All these stories are nicely written and most inform and entertain at the same time, but they don't add up to anything terribly profound, despite the author's sometimes Skywalkerish enthusiasm. Brisk, impressively done narratives that should sell very well indeed, particularly to Gladwell's already well-established fan base.
Booklist - Donna Seaman
Gladwell writes about subtle yet crucial behavioral phenomena with lucidity and contagious enthusiasm. Unconscious knowledge is not the proverbial light bulb, he observes, but rather a flickering candle. Gladwell's groundbreaking explication of a key aspect of human nature is enlightening, provocative, and great fun to read.
Library Journal - Mary Ann Hughes
Journalist Gladwell (The Tipping Point) examines the process of snap decision making. [He] gets the science facts right and has the journalistic skills to make them utterly engrossing...for once a best seller will be more than worthy. Essential for all libraries.
Recent Reader Reviews
Rated of 5
by Sarah Overall a great read! This is really a great read. I would have given it a 5, but unfortunately it started to loose steam about half way through. I hate to say it, but it seems like Gladwell runs out of material. While the first half seems jammed packed with... Read More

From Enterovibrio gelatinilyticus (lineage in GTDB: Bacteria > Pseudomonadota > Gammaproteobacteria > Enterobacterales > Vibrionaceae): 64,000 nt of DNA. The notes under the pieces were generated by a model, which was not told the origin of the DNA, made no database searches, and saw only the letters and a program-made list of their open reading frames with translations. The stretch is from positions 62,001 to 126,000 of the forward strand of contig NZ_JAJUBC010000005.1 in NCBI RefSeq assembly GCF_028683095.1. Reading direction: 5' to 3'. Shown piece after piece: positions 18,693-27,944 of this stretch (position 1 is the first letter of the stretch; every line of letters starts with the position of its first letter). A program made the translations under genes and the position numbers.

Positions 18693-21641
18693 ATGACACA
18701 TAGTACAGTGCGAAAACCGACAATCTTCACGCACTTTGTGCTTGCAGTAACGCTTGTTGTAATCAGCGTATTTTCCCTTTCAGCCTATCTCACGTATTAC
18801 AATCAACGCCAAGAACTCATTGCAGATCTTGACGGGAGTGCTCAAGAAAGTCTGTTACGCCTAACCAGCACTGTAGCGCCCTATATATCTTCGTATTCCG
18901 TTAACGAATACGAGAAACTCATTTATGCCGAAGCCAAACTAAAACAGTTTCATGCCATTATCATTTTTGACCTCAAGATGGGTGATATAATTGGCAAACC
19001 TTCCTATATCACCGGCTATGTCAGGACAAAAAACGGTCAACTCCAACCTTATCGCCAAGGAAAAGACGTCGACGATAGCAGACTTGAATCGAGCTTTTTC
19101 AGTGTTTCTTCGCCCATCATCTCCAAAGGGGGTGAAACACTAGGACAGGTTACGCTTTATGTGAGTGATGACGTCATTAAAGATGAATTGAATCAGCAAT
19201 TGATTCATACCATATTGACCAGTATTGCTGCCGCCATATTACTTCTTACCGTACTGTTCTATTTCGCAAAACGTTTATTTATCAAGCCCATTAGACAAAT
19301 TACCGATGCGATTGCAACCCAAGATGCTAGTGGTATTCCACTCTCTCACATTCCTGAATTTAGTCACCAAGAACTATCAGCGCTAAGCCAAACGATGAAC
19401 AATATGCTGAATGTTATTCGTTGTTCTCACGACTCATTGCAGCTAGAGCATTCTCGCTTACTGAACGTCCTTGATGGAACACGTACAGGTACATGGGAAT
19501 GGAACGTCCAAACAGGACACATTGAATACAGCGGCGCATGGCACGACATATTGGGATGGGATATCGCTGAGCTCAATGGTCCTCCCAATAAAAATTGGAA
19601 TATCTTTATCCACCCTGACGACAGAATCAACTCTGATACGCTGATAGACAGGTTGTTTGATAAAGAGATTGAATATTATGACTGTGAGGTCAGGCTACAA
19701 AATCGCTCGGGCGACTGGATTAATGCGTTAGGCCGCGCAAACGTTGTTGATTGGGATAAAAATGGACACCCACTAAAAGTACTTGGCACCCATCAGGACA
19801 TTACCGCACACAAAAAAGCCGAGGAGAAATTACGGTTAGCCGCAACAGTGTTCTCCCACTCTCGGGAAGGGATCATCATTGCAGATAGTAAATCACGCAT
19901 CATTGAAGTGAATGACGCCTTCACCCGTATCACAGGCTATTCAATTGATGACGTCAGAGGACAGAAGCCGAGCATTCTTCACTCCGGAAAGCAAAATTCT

Rated of 5
Gladwell, even if his anecdotes aren't equal in weight to scientific fact, knows how present a theory ( we all make decisions with the help of our "active unconsious) and use convincing examples to prove that his theory has merit. Whether you... Read More
Malcolm Gladwell has been a staff writer
with The New Yorker magazine
since 1996. He is the author of two
The Tipping Point: How Little Things
Make a Big Difference, (2000) and
Blink: The Power of Thinking Without
From 1987 to 1996, he was a reporter
with the Washington Post, where he
covered business, science, and then
served as the newspaper's New York City
bureau chief. He graduated from the
University of Toronto, Trinity College,
with a degree in history. He was born in
England, grew up in rural Ontario, and
now lives in New York City.
Did you know? Gladwell got
interested in the thinking process
behind snap decisions after he (an
African American) was stopped by police
as a potential rape suspect, even though